The old man sat tending the fire at the mouth of the cave when the man stumbled in out of the snow. Naked, covered in bruises and blood not his own, the man collapsed to his knees next to the fire and shivered.
“Who are you?” he asked the old man.
“Who am I?” the old man returned. “Who are you?”
“I’m-” the man broke off as pain roared through his head and he doubled over. “I don’t know,” he sobbed out, holding his head and rocking back and forth. “I don’t know who I am or what I’ve done. Why am I covered in blood?”
“Would you like to know?” the old man asked. “I can show you who you are, what you’ve become.”
“Please,” the man said, looking up at the man with eyes streaming with pain.
The man reached over the fire and laid his hand against the man’s head. The man began to see things, scenes from a life that felt familiar. Living happily with his wife, their small children who began to grow before his eyes. He was a hunter and he was good at it. They traded for things they needed and lived a simple but happy life. And then the winter came. Cold and bitter, it raged around their little home in the woods. Hunting was difficult and their stores ran out long before the snow melted. Every day he would go out and try and find things for his family, to feed the children that were hungry, to quiet the noise in their bellies, but there was nothing to hunt. One day, he found tracks he didn’t recognize and followed them, hoping something had wandered their way.
He never saw what hit him in the heart but he thought he wounded it. Again he went home empty-handed. And again he listened to his family complain about hunger. The rest was jumbled; screams and blood and pain, a ravenous hole in his belly that could not be filled. Once the house was empty of meat, he took to the forest, digging creatures out of their winter hibernations and consuming them until, finally, his body collapsed and the hunger left him. Naked and scared, he’d scrambled for the only light he could see, the only hope of warmth in this endless winter.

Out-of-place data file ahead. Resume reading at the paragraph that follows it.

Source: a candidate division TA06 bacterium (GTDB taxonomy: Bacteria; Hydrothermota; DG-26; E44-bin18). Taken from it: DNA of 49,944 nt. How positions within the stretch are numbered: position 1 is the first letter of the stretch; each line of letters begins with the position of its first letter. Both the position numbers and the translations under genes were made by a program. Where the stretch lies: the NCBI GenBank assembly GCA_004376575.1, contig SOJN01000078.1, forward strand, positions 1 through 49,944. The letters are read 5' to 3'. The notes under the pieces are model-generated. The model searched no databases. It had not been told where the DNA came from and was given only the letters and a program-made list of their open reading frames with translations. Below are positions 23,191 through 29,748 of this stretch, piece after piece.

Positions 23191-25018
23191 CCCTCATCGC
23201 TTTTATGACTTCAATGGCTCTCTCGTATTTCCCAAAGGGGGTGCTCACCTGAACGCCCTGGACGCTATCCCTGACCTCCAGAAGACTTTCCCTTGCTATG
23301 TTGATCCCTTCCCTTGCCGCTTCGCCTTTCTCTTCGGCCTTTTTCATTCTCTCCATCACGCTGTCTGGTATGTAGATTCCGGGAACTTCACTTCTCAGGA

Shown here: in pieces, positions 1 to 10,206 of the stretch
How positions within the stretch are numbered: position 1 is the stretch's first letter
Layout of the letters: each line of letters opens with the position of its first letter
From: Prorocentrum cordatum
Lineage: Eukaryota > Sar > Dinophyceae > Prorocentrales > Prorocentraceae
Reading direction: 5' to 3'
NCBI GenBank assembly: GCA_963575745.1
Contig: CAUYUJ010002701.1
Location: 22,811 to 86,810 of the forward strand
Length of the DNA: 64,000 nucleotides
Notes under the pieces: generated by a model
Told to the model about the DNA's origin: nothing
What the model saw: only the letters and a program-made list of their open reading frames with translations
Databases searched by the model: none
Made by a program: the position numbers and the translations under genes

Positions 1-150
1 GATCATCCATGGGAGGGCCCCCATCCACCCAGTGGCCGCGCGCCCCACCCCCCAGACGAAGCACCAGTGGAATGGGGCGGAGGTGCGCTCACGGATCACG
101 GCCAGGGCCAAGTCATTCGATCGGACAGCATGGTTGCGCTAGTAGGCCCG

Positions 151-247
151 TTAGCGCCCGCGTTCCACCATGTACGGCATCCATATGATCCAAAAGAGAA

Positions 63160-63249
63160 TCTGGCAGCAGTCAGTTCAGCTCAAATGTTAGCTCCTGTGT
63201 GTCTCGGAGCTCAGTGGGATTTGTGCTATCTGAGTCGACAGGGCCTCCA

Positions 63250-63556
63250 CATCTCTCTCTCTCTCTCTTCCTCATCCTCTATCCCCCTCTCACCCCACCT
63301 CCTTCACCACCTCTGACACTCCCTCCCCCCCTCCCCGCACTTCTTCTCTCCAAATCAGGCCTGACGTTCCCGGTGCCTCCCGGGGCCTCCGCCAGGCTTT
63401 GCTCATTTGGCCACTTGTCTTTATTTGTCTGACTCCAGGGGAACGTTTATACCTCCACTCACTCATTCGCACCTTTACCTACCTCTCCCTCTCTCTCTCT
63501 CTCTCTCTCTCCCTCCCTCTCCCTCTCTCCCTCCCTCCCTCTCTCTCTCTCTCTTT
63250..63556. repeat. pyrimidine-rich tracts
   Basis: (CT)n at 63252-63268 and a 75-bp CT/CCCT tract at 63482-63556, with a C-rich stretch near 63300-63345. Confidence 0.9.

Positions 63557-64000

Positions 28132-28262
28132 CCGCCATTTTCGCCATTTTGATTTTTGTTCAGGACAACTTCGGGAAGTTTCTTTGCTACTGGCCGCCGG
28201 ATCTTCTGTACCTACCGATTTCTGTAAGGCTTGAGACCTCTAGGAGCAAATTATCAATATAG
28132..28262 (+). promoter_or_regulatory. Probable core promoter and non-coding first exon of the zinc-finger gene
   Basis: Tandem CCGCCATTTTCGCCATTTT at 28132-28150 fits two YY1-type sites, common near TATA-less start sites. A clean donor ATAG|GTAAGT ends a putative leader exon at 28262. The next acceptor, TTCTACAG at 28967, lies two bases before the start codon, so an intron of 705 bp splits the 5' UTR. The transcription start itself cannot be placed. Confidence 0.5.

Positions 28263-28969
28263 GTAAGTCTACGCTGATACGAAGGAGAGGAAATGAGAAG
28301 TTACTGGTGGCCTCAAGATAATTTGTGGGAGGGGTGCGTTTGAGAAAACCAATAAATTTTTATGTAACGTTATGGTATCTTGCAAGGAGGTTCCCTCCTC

“The thing that killed you is in this cave,” the old man said. “And only you can kill it.”
“I’m dead?” the man asked.
“It took your life when it took your heart,” the old man said. “You have only enough time left to kill the beast, if you have the courage to do so.”
“How do I do it?” The man asked.
“You may use anything in this cave,” the old man said. “There are weapons that others have brought and dropped as they died trying to kill the creature. There is magic in the blood that covers you, if you have the courage to use it.”
“Will you help me?”
“I will sit and tend the fire and guard the world from the monster in the cave,” the old man said. “As has been done since the world began.”
The man nodded and stood. He would kill the beast to avenge his family and then join them. This vengeance, he prayed, would be enough to soothe their souls as they cried out for blood. The cave was dark away from the fire but he could see things in the shadows. He found a bone on the floor, a rib he thought, and decided it would do for a weapon.
As he went deeper into the cave, the beast began to whisper to him. Dark, terrifying thing about the beginning of the world and the end. Both were stained with blood, both were infested with evil. Until pure good won, there was a place for evil, there was a need for evil, there was a need for blood.
It wasn’t until he was plunging the rib into the old man’s heart that the man knew what the dark beast had been saying. It was his impatience, his need, that had called the beast from this cave. It couldn’t free itself but instead required a human voice to be brought forth. The cave and the monster deep within it were eternal but there were ways to keep it there, to keep it contained. The light from the fire was part of an age-old spell and it needed to be maintained.
The man watched as the old man’s body dried up to dust and blew away with the snow. He took his place next to the fire and kept the light going.